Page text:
There’s a lot of shiny new objects in space – in the digital space, that is. So, there’s a lot going on in organizations – from integrating social networks to accepting electronic payments to going mobile to data-driven decision-making to transforming into a “digital organization.”
With so many potential assets demanding new initiatives, executives are busy devising “digital strategies.” Of course, vendor-pushed technologies could meet real organizational needs too, such as the need to create new revenue streams, the need to sell more customized and personalized offerings, the need for deeper customer interactions, and the need for agile reactions to changes in the environment.
The question is: Are executives using the right approach to devise digital strategy so that the strategy would guide them to invest in the right initiatives?
Why IT strategy often failed?
The moment a business unit or department creates its own strategy, a door is probably opened for poor alignment with the organization’s overall strategy. The IT strategy that is created by the IT department often suffers from the same silo effect. And initiatives that are triggered from such a “siloed” strategy hurt the organization because:
- They do not really link up to organizational business strategy
- They do not integrate other business elements that may be strategically-collaborative. That is, there is no business innovation or change.
Talking about IT and business change, Joe Peppard says, “What also seems to have been forgotten are the lessons from these earlier attempts to leverage IT. Unfortunately, the history of IT investments in most organizations is far from stellar: Research over the years suggests that the overall failure rate of IT projects is around 70%. We know that when IT projects fail, it is usually not because the technology didn’t work (although this can sometimes be the case), but because the changes required at an organizational and employee level weren’t managed effectively. Quite simply, adding technology does not automatically confer expected benefits; these benefits have to be unlocked and this can only happen through achieving organizational changes.”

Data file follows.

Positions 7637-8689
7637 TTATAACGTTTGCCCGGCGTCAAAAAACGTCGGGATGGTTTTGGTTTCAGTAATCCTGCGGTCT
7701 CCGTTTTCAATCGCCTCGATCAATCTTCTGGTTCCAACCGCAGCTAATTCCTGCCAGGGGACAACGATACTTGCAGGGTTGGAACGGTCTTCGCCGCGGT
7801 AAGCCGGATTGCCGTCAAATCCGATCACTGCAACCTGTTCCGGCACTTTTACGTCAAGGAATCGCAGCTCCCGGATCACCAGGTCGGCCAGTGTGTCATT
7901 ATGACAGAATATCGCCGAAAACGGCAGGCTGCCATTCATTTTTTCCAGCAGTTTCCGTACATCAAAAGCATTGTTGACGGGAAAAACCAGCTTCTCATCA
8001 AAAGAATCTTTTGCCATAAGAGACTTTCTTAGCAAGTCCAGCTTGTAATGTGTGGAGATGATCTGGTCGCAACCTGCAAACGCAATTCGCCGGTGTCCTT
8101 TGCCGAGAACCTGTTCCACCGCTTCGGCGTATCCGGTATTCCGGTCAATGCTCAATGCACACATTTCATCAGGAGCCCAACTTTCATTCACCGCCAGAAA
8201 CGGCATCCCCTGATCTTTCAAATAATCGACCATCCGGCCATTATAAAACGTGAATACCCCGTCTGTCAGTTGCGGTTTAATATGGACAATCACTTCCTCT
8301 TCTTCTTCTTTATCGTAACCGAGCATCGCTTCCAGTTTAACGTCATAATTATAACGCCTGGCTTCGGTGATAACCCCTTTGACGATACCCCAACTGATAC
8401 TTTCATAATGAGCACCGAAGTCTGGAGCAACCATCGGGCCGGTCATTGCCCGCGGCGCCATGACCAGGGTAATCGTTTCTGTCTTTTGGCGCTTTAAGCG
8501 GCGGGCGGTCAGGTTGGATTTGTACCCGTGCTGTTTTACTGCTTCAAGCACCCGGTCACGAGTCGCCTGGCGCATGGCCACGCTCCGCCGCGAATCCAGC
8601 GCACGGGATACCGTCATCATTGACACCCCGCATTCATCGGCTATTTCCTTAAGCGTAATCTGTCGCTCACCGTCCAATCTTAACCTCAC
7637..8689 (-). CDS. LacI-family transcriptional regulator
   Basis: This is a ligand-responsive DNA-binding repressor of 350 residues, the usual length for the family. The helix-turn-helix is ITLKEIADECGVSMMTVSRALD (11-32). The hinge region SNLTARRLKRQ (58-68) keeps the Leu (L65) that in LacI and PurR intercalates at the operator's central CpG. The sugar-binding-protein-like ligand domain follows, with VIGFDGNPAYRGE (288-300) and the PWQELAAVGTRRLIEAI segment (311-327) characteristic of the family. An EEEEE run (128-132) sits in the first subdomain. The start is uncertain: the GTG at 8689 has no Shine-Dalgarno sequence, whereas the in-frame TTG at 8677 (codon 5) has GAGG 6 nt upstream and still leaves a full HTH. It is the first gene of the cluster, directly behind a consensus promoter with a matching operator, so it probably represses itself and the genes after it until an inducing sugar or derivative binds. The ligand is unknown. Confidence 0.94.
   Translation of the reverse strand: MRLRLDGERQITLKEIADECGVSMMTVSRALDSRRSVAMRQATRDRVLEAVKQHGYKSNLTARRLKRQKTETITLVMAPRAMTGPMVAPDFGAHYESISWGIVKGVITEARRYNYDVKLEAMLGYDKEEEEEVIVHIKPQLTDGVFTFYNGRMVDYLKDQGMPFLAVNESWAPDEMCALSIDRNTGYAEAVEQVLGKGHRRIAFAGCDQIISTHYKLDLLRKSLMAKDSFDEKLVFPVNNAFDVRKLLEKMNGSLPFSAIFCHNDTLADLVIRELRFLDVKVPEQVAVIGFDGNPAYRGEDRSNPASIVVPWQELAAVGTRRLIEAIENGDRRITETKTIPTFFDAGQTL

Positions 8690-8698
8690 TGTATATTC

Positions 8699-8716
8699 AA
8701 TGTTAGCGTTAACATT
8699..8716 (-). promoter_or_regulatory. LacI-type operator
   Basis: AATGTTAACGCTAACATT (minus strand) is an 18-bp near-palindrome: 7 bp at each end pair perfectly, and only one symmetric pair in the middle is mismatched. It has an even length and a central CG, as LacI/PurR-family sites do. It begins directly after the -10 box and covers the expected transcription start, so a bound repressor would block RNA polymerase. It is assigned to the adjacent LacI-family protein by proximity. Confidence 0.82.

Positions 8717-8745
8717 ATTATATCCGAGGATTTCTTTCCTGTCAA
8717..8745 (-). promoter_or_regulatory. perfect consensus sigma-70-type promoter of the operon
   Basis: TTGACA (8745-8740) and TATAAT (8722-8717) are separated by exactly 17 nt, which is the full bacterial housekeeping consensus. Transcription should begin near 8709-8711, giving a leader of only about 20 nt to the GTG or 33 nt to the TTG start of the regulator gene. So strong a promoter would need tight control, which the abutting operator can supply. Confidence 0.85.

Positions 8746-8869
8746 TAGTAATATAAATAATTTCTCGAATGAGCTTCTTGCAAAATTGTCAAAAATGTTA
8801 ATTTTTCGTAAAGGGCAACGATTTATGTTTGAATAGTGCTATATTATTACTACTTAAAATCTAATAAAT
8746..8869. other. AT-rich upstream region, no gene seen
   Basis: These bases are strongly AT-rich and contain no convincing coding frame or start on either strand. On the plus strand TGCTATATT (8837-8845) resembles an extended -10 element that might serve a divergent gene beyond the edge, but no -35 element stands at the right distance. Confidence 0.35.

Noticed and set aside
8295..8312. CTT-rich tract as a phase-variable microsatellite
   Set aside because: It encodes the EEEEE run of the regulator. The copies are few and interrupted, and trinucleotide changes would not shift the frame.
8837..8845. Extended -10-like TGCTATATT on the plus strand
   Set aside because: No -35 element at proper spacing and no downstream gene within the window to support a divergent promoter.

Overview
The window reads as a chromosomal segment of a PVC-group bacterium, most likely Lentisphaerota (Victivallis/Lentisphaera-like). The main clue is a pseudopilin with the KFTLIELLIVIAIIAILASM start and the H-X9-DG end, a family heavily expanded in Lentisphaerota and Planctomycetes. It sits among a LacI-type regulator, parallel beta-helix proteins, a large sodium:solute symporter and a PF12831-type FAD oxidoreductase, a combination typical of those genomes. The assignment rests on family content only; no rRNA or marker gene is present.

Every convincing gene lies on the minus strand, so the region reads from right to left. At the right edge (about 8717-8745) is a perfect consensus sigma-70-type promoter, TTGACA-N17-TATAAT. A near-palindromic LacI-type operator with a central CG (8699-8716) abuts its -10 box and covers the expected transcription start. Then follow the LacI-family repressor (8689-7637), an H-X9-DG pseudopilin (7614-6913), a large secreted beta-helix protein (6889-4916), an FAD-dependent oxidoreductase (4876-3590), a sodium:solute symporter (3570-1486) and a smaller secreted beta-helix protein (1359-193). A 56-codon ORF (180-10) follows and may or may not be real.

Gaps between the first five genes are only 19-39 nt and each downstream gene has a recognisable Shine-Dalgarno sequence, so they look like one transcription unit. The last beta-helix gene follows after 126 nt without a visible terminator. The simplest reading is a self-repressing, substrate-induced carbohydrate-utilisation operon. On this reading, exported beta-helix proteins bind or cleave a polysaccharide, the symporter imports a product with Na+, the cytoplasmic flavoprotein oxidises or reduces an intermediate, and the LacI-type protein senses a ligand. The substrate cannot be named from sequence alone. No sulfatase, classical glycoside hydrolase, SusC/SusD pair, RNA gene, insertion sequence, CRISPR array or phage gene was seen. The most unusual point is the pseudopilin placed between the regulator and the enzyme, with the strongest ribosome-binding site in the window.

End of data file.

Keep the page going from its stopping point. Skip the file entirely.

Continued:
How would you know whether you’re simply following the same old “siloed” approach that often failed?
Warning signs that your digital strategy might be following the IT strategy approach
SAS VP Jill Dyché nicely summarizes the warning signs: “The reality of business siloes means business units have launched their own digital projects. Marketing might be experimenting with real-time product recommendations pushed to customers’ smart devices, while manufacturing might be introducing sensors into the supply chain. Each business unit considers its challenges unique. Functional executives pay little heed to the connection, data integration, and analytics technologies that will ultimately be necessary to optimize these efforts. Exacerbating this is the fact that business units have managed to procure their own funding for these independent projects. They consider the chief digital officer with a wary eye, avoiding engagement lest their new colleague questions in-process work.”
Clearly, you need to do things differently to make your digital strategy help meet real organizational needs.
How to avoid
Derive your digital strategy from the organization’s overall strategy. A great way to do that perhaps is to use Strategy Maps by Kaplan & Norton. However, avoid creating the equivalent of the traditional “strategic IT portfolio.” Choosing from a predetermined list of assets to buy or build is not a smart idea. If you already have such a portfolio, make sure you validate each asset or initiative for strategy translation.